• ENGL 196D - (LT) Disability in Literature and Culture

    Semester Hours: 3
    Spring

    This course examines the representation of disability in Western literature and culture. The overriding concerns of the course will be with how the body’s shape and capacities have been assumed to determine character and fate, how physical and mental impairments have been used in literature to signify moral and psychological states, and how representation may challenge conventional conceptions of “normality” and “disability.” Literary texts from various periods will be supplemented with some nonliterary texts and documentary films.

    Prerequisite(s)/Course Notes:
    WSC 001  or WSC 002 . Same as DSST 002 .



  
  • ENGL 198 A-Z - (LT) Special Studies in Literature

    Semester Hours: 3


    Fall, Spring

    Each semester, the department offers several “special studies” courses. These courses deal with specific issues, themes, genres, and authors. Intensive study of major authors and/or literary themes. Subjects to be selected yearly.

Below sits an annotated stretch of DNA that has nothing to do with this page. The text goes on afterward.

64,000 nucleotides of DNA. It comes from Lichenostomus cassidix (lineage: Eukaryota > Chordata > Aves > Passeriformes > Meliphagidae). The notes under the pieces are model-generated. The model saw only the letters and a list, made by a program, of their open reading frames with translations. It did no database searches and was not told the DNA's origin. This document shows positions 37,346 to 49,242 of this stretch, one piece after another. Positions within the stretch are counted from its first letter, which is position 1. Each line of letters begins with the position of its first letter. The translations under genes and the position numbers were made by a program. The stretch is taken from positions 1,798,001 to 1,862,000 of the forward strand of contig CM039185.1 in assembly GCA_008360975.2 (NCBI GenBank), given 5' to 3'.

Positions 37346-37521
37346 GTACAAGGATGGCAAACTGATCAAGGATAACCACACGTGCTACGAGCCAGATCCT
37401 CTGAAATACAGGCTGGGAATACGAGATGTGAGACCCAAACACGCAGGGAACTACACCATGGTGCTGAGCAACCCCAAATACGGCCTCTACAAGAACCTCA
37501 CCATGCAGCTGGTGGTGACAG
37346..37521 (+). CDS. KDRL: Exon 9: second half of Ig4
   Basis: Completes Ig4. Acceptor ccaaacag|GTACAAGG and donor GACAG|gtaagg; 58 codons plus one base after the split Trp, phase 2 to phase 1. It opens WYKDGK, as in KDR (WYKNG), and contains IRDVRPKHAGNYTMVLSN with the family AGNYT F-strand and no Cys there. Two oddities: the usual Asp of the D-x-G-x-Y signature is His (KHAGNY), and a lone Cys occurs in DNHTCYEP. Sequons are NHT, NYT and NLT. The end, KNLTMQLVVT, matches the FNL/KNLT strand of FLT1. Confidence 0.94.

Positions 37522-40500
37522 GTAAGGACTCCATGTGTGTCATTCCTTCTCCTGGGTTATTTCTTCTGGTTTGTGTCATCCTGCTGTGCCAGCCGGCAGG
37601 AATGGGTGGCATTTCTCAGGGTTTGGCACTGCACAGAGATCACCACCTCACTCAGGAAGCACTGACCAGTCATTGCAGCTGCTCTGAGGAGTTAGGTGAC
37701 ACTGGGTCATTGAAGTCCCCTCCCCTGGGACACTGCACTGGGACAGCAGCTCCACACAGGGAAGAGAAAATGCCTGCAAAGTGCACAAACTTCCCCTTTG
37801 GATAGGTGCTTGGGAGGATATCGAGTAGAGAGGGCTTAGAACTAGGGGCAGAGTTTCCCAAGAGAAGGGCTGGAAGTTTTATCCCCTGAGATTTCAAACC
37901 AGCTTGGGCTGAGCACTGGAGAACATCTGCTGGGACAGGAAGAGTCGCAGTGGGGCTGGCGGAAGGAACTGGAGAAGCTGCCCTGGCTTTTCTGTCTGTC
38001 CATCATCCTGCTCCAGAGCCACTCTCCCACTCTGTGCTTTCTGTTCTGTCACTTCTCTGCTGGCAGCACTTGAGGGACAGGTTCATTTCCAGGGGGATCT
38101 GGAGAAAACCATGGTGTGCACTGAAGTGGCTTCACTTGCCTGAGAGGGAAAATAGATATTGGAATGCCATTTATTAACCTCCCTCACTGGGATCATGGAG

Current Special Topics

    ENGL 198Z (LT) Murder Most Foul

    A bloody crime scene. A blood-curdling scream. A lifeless corpse. Who is a murderer? Who is murdered? Who is the audience that is enjoying an irresistible story of a “good murder”? Long before the detective story became a genre, stories of murder have been popular. Why is this? What makes a murder story “good”? How can an old story be reimagined and become relevant in a new genre, historical era, and cultural context? These are some of the issues we will address as we delve into the theme of murder and how it has been used to entertain audiences in novels, plays, and movies.

    Prerequisite(s)/Course Notes:
    WSC 001  or WSC 002 . The topics of the “special studies” courses change every semester. Please consult the English Department Course Description Booklet for topics offered in a particular semester. (Formerly Readings in Literature or Special Studies.)